According to our sources, Oxyathres fought to protect his brother during his battle against Alexander the Great near Issus (November 333). The story is told by Diodorus of Sicily:
Oxyathres' heroic behavior is shown on the Alexander mosaic (although there are other interpretations). From the left, we see Alexander -without helmet!- approaching and aiming a lance at Darius in the chariot. Oxyathres is right in front of Alexander, standing over his dead horse. He has seized the lance, which has gone through his garments, and pushes it away. To the right, Darius' charioteer is trying to make a turn. From Diodorus, we know that the horses were scared of the dead bodies, which forced the great king to leave his chariot.
The Persian Oxyathres was the brother of Darius and a man highly praised for his fighting qualities. When he saw Alexander riding at Darius and feared that he would not be checked, he was seized by the desire to share his brother's fate. Ordering the best of the horsemen in his company to follow him, he threw himself with them against Alexander, thinking that this demonstration of brotherly love would bring him high renown among the Persians. He took up the fight directly in front of Darius' chariot and there, engaging the enemy skillfully and with a stout heart slew many of them. The fighting qualities of Alexander's group were superior, however, and quickly many bodies lay piled high about the chariot. No Macedonian had any other thought than to strike the king, and in their intense rivalry to reach him took no thought for their own lives. Many of the noblest Persian princes perished in this struggle.note[Diodorus, World History, 17.34.1-5; tr. C. Bradford Welles.]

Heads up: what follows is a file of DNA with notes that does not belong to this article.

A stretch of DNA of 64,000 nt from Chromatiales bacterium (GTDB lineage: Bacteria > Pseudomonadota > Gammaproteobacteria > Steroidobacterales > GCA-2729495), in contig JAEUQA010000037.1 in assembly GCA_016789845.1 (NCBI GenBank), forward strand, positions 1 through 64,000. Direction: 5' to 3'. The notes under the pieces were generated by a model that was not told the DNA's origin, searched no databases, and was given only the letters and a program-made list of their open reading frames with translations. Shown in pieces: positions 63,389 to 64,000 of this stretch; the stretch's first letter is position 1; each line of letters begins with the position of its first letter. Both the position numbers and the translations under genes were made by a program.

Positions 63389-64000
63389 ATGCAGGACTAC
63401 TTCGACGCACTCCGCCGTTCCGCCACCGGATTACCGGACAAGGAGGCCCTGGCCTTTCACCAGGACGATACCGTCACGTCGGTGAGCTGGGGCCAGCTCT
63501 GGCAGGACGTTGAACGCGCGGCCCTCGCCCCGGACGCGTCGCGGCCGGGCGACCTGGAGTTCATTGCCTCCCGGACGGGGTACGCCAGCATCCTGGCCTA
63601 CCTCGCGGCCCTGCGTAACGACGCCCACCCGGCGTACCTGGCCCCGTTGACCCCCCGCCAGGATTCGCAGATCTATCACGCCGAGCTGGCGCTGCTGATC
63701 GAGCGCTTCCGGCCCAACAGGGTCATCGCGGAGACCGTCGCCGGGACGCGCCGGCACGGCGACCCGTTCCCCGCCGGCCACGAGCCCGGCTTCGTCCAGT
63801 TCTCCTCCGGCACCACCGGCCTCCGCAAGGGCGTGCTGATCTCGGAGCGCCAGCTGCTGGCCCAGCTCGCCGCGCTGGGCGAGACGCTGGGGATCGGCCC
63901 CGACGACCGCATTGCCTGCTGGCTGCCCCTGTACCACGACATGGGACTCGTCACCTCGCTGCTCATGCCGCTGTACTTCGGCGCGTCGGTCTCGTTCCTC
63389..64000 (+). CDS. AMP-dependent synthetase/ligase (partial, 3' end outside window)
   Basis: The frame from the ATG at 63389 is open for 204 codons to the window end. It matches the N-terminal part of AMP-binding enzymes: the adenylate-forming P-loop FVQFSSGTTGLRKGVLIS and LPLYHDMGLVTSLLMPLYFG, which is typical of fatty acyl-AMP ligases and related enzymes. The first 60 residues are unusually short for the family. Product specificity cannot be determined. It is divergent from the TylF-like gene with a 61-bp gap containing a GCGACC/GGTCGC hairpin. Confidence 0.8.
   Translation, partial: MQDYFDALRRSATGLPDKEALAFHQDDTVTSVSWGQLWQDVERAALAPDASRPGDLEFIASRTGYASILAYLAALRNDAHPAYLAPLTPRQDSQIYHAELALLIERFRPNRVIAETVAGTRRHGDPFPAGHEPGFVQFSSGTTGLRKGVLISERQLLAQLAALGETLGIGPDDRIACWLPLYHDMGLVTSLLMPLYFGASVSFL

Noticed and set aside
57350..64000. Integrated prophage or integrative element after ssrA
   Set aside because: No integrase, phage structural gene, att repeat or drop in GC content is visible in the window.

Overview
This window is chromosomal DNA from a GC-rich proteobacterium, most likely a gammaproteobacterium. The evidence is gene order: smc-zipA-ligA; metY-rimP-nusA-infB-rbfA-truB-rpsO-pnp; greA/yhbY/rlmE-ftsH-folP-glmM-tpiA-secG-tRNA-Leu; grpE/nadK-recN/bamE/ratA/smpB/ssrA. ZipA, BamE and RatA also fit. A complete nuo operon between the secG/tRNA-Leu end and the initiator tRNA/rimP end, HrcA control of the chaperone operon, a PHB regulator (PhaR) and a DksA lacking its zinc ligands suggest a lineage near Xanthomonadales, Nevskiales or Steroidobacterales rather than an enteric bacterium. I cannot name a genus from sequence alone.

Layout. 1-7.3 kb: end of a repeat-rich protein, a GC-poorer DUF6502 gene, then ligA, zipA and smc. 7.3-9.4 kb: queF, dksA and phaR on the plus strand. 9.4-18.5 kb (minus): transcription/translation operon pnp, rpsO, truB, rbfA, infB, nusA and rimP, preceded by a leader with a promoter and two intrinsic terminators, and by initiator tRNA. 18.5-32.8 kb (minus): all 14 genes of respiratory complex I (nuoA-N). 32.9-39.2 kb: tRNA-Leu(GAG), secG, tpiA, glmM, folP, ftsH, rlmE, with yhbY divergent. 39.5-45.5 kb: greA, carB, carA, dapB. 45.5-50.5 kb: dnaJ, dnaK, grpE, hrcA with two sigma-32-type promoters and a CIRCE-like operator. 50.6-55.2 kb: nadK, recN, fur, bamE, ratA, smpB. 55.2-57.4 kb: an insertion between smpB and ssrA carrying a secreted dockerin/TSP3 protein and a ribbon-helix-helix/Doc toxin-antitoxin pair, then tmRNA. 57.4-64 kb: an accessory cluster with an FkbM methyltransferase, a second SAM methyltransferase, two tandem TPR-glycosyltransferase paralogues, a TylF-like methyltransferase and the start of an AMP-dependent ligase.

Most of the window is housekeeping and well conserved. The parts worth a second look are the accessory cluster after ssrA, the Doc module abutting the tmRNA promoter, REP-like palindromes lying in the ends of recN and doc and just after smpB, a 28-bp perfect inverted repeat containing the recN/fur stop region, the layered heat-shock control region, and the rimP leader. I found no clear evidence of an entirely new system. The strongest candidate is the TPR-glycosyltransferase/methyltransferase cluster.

Oxyathres survived the battle and accompanied his brother to the east, and stayed with him to the very end. After a distant relative named Bessus had murdered Darius in July 330, Oxyathres sided with Alexander, who had announced that he wanted to avenge the assassination. Oxyathres remained at the Macedonian court, belonged to the king's Companions, and may have been the first among Alexander's Persian bodyguards.
Pursuing Bessus, the Macedonians crossed the Hindu Kush, the Bactrian desert and the river Oxus. Bessus' courtiers Spitamenes and Datames were freightened, arrested Bessus and handed him over to the Macedonians. The king had Bessus cruelly mutilated: his ears and nose were cut off. This was shocking to the Europeans, but it was what Alexander had to do as a Persian king who punished a regicide. Two centuries before, Darius the Great had ordered the same treatment for Phraortes, the last ruler of independent Media (see Behistun inscription, section 32).
After the mutilation, Alexander handed Bessus over to Oxyathres, ordering that he should bring the assassin to the place where he had killed his master, crucify him and keep the vultures away from the dead body. This was a very gruesome deed: the Zoroastrians believed that the dead must be devoured by birds. It was the Persian equivalent of the Greek denial of burial.
Oxyathres had a daughter named Amastris, who was born c.350. During the weddings at Susa (early 324), she was married to Alexander's general Craterus.